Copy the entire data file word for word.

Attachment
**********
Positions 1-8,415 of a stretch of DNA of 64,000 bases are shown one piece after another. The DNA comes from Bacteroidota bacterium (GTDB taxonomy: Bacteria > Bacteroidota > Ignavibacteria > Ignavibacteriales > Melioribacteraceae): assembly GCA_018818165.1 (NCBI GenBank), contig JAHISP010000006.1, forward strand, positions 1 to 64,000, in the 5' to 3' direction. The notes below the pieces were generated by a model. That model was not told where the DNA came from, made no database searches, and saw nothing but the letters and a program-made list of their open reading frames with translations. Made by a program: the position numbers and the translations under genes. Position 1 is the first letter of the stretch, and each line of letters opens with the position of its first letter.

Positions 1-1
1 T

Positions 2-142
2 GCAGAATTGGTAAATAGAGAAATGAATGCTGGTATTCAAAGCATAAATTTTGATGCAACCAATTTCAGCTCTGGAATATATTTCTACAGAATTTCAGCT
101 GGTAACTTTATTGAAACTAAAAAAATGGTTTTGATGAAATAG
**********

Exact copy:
Positions 1-8,415 of a stretch of DNA of 64,000 bases are shown one piece after another. The DNA comes from Bacteroidota bacterium (GTDB taxonomy: Bacteria > Bacteroidota > Ignavibacteria > Ignavibacteriales > Melioribacteraceae): assembly GCA_018818165.1 (NCBI GenBank), contig JAHISP010000006.1, forward strand, positions 1 to 64,000, in the 5' to 3' direction. The notes below the pieces were generated by a model. That model was not told where the DNA came from, made no database searches, and saw nothing but the letters and a program-made list of their open reading frames with translations. Made by a program: the position numbers and the translations under genes. Position 1 is the first letter of the stretch, and each line of letters opens with the position of its first letter.

Positions 1-1
1 T

Positions 2-142
2 GCAGAATTGGTAAATAGAGAAATGAATGCTGGTATTCAAAGCATAAATTTTGATGCAACCAATTTCAGCTCTGGAATATATTTCTACAGAATTTCAGCT
101 GGTAACTTTATTGAAACTAAAAAAATGGTTTTGATGAAATAG